ADHD Being Always Tired

The ADHD Reasons Why You Always Feel Tired

Many adults with ADHD may appear to be restless, energetic, and “always on the go.” Does that mean they don’t run out of energy? Experts say, no. In fact, many of them frequently experience tiredness. What causes this tiredness and how can this be addressed? Find out here. 

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Reviewed by

Lisa Batten

PhD in Psychology
In this Article
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ADHD & Being Always Tired. But Why?

Attention Deficit Hyperactivity Disorder presents itself with various traits and symptoms that can be experienced differently by others. Some people with ADHD are more likely to have issues concentrating on specific tasks, appear hyperactive, or become impulsive. The wide spectrum of symptoms potentially opens the doors to many misconceptions about this condition. For example, many people think that an ADHD brain can have an unlimited supply of energy.

many people think that people with ADHD always have a lot of energy

Viewed from others' perspectives, some adults with ADHD may always appear ecstatic and cannot stand still or sit upright for too long. Despite this, we cannot say that people with ADHD are always filled with energy and don't experience tiredness. In fact, according to Healthline Media Websites and clinical research, one least talked about symptom of ADHD is exhaustion or fatigue

Isn't it ironic that one of the stereotypes of ADHD does not equate to one of its symptoms?😵

The Mini ADHD Coach Medical Advisor says: “Due to dysfunction in the dopamine system of people with ADHD there is often a constant feeling of restlessness and agitation which motivates people to seek out actions and behaviors that provide relief. These relief-seeking behaviors can make it appear like a person has a lot of energy when in reality — it’s quite an exhausting way to live.”
but did you know that many people with ADHD actually feel tired all the time?

Hyperactivity: One of the ADHD Symptoms Responsible for Exhaustion

Hyperactivity is one of the numerous signs of ADHD. This particular ADHD trait is defined as physical restlessness or fidgeting, that might cause unease and can contribute to impulsive behavior. Hyperactivity isn’t always physical, it is also common to experience mental hyperactivity such as busy thoughts, mental agitation, and emotional restlessness. Mental and physical hyperactivity contribute to other ADHD symptoms like poor listening skills, daydreaming, lack of focus on one task, or difficulty paying attention.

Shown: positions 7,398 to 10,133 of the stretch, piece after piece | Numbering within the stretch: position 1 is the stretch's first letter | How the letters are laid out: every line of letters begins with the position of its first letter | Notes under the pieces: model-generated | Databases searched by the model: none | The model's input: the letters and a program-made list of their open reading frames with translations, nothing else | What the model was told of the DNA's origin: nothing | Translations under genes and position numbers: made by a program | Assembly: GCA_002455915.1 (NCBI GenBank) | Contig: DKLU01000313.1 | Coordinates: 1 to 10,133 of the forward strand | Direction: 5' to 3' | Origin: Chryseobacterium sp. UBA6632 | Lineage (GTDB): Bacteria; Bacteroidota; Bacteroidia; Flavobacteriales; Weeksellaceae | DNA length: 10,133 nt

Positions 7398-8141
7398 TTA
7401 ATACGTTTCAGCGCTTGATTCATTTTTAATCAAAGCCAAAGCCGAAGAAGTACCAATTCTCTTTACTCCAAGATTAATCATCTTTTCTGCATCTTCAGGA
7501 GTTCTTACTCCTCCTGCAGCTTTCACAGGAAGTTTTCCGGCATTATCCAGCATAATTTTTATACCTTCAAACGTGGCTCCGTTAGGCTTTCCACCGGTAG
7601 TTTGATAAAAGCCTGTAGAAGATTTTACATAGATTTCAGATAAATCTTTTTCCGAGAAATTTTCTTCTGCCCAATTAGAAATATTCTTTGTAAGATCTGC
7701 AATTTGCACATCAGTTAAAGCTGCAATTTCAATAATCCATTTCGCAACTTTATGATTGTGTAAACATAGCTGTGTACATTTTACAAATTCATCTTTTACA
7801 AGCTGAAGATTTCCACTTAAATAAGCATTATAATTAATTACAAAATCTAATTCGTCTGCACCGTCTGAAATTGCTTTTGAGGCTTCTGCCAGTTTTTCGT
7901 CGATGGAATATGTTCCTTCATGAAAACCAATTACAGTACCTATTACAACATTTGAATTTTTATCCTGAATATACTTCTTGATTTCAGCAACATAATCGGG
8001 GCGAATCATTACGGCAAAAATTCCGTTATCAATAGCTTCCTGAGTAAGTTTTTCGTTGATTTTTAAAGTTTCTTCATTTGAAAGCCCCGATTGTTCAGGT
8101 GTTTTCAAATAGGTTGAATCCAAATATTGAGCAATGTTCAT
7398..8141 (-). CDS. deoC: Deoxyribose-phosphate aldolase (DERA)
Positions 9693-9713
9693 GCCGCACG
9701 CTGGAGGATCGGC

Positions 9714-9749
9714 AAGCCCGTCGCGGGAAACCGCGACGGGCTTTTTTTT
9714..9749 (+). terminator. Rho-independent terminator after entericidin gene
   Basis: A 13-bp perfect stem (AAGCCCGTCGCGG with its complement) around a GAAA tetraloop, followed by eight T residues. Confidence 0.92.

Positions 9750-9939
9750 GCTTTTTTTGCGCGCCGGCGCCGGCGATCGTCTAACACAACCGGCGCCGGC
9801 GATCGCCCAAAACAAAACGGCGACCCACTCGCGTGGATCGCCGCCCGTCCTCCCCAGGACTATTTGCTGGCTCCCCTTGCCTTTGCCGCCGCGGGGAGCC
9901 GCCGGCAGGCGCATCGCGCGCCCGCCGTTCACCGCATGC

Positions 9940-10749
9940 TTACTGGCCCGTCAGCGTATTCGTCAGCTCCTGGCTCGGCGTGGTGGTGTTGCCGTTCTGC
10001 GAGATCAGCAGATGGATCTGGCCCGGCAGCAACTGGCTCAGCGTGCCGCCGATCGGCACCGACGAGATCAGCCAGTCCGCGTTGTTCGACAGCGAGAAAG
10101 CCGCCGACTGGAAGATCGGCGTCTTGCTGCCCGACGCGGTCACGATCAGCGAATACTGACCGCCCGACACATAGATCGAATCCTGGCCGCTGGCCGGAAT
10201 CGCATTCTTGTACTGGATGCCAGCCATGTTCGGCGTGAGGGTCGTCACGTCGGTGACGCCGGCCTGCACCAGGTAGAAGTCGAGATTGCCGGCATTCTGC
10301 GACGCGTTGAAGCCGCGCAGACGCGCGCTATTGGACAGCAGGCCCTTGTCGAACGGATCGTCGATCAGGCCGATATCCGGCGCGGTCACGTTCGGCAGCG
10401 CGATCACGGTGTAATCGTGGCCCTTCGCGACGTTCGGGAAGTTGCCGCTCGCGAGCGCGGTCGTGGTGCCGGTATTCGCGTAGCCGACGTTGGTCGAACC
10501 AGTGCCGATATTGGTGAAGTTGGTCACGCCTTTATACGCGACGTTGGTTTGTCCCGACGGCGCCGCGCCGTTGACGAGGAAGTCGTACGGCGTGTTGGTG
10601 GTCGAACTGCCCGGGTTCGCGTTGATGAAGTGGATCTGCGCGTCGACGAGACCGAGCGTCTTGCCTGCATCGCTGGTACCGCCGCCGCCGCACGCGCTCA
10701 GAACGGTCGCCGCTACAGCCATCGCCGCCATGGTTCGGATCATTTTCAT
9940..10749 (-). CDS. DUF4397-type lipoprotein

Hyperactivity in ADHD can make a person seem energetic or full of life. However, the reality can be quite the opposite.😭 Being hyperactive can be exhausting for many people with ADHD because it gives them an unnatural surge of adrenaline that they cannot burn out completely. The relentless mental and physical activity can cause a person to become highly exhausted, resulting in decreased productivity.

Many people diagnosed with Predominantly Hyperactive ADHD may seem like they are always on the go. They tend to bounce their legs more often, cannot quickly think when they are not in motion, or are impulsive to adrenaline-filled activities. But, these aren't intentional. These are symptoms brought on by dysregulation in their brain pathways related to their ADHD diagnosis.

The same goes for many people tagged with Predominantly Inattentive ADHD. Even though they aren't as “action-packed” as those under the other ADHD categories, they still have significant symptoms. They might tend to have difficulty maintaining focus, daydream a lot, and struggle to listen when spoken to directly. Their hyperactivity doesn't manifest in the same way physically, but their challenges are inside their inattentive ADHD brain, which can be harder to control or manage.

this tiredness can be cause by Physical and Mental Hyperactivity

Sleep Struggles Can Also Lead To Exhaustion